Lovely nude ladies, brightly-coloured bird and fish bowls, and geometrically decorated plates are some of the art works in local potters Rick and Suzanne Hatch’s Weemala Pottery shop.
This is the 29th year the couple have held their Christmas shop in the Armidale mall, from the last weekend of November to Christmas Eve.
It’s an Armidale institution by now – but 2018, Rick says, is something special.
“Our shop this year is actually the most beautiful we've ever had,” he said.
"We got focused early on in the year on making lots of what we call our domestic ware: things we've made in the past that people can use to eat and drink with.
“Both of us, within the idea of making domestic ware, have innovated new patterns.”
Rick is particularly pleased with a dish with an interlocking diamond stamp motif, part Middle Eastern, part M.C. Escher.
“I've been aiming at this my entire working life,” he said. “It's ultra-simplified Escher.”
Rick discovered Escher 46 years ago, back in the California where he grew up. In 1972, when he was 18, he went to the biggest collection of original prints by the Dutch artist ever shown in the USA, at San Francisco's Vorpal Gallery. Since then, he's been a fervent admirer of Escher's designs.
“This piece alone makes my whole year's work worthwhile, as an artist.”
His wife Suzanne has made a series of stylized bird and fish sculptures.
“She's simplified them, and abstracted them, and got the characteristic elements: the essentials, and not too much,” Rick said.
She moved onto plump women, floating in a bathtub. (A real dish, you might say.)
"They have such wonderful expressions," Rick said. "You feel like you know these girls!"
Over the last couple of months, Rick has produced ceramics that satisfy him as artworks, as well as being functional domestic ware.
Some are influenced by Chinese and Japanese art, focusing on the negative space between forms, and the relationship of colours.
Others are hexagonal dishes made from slabs of clay – an unusual shape which, he feels, frees him to experiment.
“I've really perfected the colours in particular of my bright coloured floral pots and my fish motifs, and I've focused on making the simple pot a painting.”
The Hatches are internationally recognized artists. Suzanne has been a professional potter for 50 years, since 1968; Rick for 38 years, since 1980.
Suzanne, born in Sydney, studied with some of the most famous potters in Australia at the National Art School in the 1960s. After several successful one-woman exhibitions, the Crafts Board Australia Council gave her a grant to complete further studies in England. She won a gold medal at the Faenza International Ceramics Exhibition, Italy, in 1976. While studying drawing in California in 1979, her pottery was exhibited in the World Craft Fair, Toronto. Her work is held in art museums and private collections in USA, Australia, UK.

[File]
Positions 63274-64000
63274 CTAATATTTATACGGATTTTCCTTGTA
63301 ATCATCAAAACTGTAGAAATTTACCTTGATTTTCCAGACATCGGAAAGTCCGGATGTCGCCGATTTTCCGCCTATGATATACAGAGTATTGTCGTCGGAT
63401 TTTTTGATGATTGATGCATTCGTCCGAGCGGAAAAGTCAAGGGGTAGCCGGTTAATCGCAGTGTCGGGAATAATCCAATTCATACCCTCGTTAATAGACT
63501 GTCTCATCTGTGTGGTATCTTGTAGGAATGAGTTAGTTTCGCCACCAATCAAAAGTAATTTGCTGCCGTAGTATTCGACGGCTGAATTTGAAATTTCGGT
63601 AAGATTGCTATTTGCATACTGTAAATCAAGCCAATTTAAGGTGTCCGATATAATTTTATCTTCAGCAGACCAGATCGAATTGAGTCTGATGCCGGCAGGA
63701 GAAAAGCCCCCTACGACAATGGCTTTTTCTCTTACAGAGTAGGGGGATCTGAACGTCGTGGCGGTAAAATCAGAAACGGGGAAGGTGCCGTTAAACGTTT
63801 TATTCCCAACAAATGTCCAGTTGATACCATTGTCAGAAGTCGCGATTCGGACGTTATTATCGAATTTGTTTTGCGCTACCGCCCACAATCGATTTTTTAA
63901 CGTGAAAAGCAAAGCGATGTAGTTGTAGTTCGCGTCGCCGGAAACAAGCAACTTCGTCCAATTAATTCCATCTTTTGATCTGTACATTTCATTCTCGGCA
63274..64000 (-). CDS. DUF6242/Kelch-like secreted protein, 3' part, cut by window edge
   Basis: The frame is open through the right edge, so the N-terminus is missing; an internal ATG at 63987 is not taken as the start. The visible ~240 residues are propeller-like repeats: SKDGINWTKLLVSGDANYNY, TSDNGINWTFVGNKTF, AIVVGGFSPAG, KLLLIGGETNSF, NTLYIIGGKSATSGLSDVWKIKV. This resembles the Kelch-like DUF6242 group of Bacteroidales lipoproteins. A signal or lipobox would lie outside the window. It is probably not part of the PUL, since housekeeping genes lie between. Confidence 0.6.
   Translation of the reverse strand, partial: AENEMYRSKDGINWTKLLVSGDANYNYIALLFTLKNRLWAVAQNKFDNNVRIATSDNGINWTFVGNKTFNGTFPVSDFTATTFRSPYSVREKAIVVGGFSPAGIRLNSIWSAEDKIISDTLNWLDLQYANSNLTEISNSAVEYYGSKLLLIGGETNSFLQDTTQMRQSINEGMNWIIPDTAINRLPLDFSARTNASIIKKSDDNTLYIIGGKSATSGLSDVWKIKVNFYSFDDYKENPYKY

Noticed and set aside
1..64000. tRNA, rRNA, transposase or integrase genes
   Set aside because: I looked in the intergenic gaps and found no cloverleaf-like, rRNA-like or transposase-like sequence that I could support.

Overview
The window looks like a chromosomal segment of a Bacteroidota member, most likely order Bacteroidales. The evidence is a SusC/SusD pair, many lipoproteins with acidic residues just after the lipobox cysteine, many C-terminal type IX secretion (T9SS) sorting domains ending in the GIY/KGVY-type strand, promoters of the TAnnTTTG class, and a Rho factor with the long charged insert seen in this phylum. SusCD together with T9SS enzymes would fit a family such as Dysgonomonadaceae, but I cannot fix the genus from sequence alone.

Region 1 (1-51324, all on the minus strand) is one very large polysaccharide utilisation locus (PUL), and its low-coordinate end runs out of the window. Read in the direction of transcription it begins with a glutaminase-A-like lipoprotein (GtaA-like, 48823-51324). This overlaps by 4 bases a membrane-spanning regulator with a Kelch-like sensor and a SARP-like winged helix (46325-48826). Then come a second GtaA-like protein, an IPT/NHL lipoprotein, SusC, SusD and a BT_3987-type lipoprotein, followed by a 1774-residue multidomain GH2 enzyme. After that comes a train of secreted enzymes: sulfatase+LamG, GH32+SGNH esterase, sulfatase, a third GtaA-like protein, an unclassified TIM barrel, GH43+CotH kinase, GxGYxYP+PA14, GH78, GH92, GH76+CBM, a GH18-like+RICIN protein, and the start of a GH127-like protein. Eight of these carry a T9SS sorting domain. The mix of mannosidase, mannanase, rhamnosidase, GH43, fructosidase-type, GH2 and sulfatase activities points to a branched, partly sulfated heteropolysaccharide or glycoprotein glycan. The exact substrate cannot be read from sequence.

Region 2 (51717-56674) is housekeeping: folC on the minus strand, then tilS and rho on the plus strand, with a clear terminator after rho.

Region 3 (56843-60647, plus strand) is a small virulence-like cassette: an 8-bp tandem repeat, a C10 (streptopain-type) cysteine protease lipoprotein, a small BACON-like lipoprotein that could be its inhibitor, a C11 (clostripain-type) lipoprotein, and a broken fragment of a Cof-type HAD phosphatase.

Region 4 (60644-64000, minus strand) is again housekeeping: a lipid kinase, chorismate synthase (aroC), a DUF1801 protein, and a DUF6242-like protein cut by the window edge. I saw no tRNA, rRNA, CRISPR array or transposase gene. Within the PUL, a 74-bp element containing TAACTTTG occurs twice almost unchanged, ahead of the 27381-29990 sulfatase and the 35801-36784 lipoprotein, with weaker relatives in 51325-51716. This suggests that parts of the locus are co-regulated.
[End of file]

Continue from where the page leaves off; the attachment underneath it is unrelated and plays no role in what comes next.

Rick's grandmother taught him to make pots at the age of four, on her Texas property. His high school art teacher was a potter, trained in Japan – and by senior school, Rick had his own studio in his garage, where he made pots every night and all weekend. He trained as a professional potter at the University of California, Santa Cruz.
He works as a production potter – able to make a quantity of pots very close to identical in a short enough time that selling them was viable to support himself. He can make 20 cups, 10 big bowls, or half a dozen vases at a time.
“I work as a production potter,” Rick said, “but I don't make really simple things cheaply on purpose. I make the most beautiful things I can imagine, as quickly as I can, so that people are buying the very best things I can make.”
The couple have had their annual Christmas pottery exhibition in Armidale since 1990, when they relocated from Uralla.
That year, they had their shop over at the Richardson Centre; only three people came, and they sold $200.
“Business has steadily improved since then!” Rick said, laughing.
Since then, they’ve held their exhibition in 12 different shops in the Mall, from the east to the west.
Armidale, the Hatches feel, is an ideal place to live and work.
"The reason Suzie and I can be professional potters is because we live in such a great place,” Rick said.
“People in Armidale are sophisticated; they know how good our work is; and they make a special effort to buy our work and support us. We're very grateful."
The Hatches also welcome visitors to see their studio and residence on 37 acres outside town.
"We love having people come to our studio,” Rick said. “They're welcome to bring their children and their friends. We'll give them up a slap-up tour, and there's a fantastic range of pots available!"
The Weemala Pottery Christmas Shop is at 171 Beardy Street, Central Mall, near the fountain. Open weekdays 9.30 to 5.30, Sat 9 to 1pm, Sunday December 22. Phone 6772 5371.